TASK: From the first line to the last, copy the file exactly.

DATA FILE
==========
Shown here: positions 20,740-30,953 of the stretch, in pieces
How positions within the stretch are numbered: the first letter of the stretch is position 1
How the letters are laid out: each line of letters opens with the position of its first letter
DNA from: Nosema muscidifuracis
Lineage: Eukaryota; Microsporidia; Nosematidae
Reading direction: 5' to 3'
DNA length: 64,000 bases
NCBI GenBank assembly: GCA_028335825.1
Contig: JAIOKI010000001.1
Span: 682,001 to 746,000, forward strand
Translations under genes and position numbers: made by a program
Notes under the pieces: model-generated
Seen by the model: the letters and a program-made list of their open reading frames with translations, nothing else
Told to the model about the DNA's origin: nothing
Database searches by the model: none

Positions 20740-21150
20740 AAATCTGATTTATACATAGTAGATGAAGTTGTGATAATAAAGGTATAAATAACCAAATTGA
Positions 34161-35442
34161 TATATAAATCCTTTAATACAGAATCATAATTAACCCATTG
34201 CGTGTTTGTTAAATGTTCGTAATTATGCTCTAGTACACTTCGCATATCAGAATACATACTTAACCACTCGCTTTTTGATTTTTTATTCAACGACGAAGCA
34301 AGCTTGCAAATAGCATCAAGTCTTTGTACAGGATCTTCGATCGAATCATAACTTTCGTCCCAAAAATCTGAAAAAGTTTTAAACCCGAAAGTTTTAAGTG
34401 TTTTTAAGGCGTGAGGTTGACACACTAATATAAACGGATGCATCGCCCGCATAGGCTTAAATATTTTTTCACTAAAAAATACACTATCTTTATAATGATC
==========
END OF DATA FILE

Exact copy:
Shown here: positions 20,740-30,953 of the stretch, in pieces
How positions within the stretch are numbered: the first letter of the stretch is position 1
How the letters are laid out: each line of letters opens with the position of its first letter
DNA from: Nosema muscidifuracis
Lineage: Eukaryota; Microsporidia; Nosematidae
Reading direction: 5' to 3'
DNA length: 64,000 bases
NCBI GenBank assembly: GCA_028335825.1
Contig: JAIOKI010000001.1
Span: 682,001 to 746,000, forward strand
Translations under genes and position numbers: made by a program
Notes under the pieces: model-generated
Seen by the model: the letters and a program-made list of their open reading frames with translations, nothing else
Told to the model about the DNA's origin: nothing
Database searches by the model: none

Positions 20740-21150
20740 AAATCTGATTTATACATAGTAGATGAAGTTGTGATAATAAAGGTATAAATAACCAAATTGA
Positions 34161-35442
34161 TATATAAATCCTTTAATACAGAATCATAATTAACCCATTG
34201 CGTGTTTGTTAAATGTTCGTAATTATGCTCTAGTACACTTCGCATATCAGAATACATACTTAACCACTCGCTTTTTGATTTTTTATTCAACGACGAAGCA
34301 AGCTTGCAAATAGCATCAAGTCTTTGTACAGGATCTTCGATCGAATCATAACTTTCGTCCCAAAAATCTGAAAAAGTTTTAAACCCGAAAGTTTTAAGTG
34401 TTTTTAAGGCGTGAGGTTGACACACTAATATAAACGGATGCATCGCCCGCATAGGCTTAAATATTTTTTCACTAAAAAATACACTATCTTTATAATGATC